Poetry, like other art forms, is comprised of many genres. Music encompasses everything from the Backstreet Boys to Beethoven, art can be anything from scribbles in the margins of a notebook to a Salvador Dali masterwork and poetry can be those saccharine sweet lines you wrote to your “true love” in high school or the edgy truth of Charles Bukowski. The fact is there is much more to poetry than odes to a sweet spring day, but in order to discover any of it, you have to do a little out-of-the-box research.
Off of the page, onto the stage
Spoken word and slam poetry are two relatively recent derivations of traditional poetry. The literary aspect of the art is still a major focus, but with these two subgenres, an emphasis is placed on performance.
Spoken word refers to the dramatic performance of a piece of poetry usually written by the performer. Bars, cafes and coffee shops often host events called open mics. Open mic means, as the title suggests, that the microphone is open to anyone who would like to perform. Open mics are not restricted to poetry – sometimes people sing, play an instrument or perform monologues.
Slam poetry is usually very upbeat and has recently been associated with hip-hop mostly because of its rhythm and content. Slam poetry is typically performed at an event called a slam, a structured competition in which poets compete against each other. The contestants are scored by a panel of judges chosen at random from the audience. A typical slam is composed of three rounds with poems limited to three minutes each. Some slams assess point penalties for exceeding the given time limit.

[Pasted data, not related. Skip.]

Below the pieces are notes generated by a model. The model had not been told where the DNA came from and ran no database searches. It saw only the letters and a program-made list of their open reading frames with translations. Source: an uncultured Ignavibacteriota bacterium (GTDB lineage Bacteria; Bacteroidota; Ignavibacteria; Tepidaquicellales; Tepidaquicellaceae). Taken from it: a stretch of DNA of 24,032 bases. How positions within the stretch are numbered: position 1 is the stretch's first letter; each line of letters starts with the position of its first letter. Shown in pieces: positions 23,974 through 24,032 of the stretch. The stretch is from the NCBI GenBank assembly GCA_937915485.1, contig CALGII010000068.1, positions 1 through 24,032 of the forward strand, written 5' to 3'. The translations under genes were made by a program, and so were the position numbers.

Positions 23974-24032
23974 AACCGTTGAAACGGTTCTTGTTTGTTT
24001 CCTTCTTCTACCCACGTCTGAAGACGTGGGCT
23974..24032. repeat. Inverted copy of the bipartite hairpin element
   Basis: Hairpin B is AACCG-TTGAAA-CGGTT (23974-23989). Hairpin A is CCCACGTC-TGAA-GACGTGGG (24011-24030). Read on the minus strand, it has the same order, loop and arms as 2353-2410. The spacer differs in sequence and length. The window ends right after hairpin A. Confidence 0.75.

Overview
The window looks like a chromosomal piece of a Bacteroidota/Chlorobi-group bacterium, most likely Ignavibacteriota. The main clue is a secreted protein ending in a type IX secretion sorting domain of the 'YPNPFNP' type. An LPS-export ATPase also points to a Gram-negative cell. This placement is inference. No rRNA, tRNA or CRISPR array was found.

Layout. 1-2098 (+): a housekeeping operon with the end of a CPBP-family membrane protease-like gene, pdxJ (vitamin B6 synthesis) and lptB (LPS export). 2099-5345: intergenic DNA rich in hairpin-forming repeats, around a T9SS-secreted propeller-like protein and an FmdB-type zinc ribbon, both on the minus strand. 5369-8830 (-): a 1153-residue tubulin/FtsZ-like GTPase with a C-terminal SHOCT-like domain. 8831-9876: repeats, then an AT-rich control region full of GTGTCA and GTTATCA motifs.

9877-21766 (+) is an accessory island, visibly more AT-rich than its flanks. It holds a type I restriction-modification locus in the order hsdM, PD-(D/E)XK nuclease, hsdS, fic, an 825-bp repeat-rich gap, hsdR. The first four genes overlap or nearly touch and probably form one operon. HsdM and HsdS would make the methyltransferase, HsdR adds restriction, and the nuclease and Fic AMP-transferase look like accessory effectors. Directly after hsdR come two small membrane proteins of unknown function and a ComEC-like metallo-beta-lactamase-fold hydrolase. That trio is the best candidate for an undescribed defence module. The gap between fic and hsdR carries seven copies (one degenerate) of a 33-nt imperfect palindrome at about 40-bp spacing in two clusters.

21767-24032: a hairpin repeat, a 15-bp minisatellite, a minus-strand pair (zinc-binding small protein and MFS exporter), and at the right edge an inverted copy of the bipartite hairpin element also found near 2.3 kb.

The poets are ranked on a scale of 1-10 with one decimal point. The highest and lowest scores are discarded and the remaining three scores are averaged together. Poets are gradually eliminated as the rounds progress. In a typical slam of eight poets, four poets will remain after the first round and two poets will remain after the second round.
While slams are exciting because of their competitive nature, they are probably not the best place for a newly aspiring performance poet to read. A better alternative would be an open mic.
Poetry in action
The Lobby bar in St. Petersburg doubles as a venue for the spoken word every Wednesday night. The Resurrection Open Mic Show is hosted by David Durnei and Komeni Hopkins, two poets who have been active in the local scene for many years.
Durnei began writing poetry in ninth grade and since then has developed a quick-tongued confidence on stage. His style did not come to him immediately, but is instead the product of years of writing. Durnei began writing poetry when he was 19; he is now 26.
“When you start out, you’re going to f- up, but people will still like your s-,” Durnei said. “I’ll get off stage knowing that I f-ed up a poem and people will still say they liked it.”
Having an understanding audience is important for first-timers. Reading your private thoughts to strangers can be a challenging experience; you have to be determined and dedicated.
“Just keep doing it, go and put yourself into situations where you know you are going to be nervous and get up and do it anyway,” Durnei said. “The only way to get into your own style is to keep getting out there and doing it.”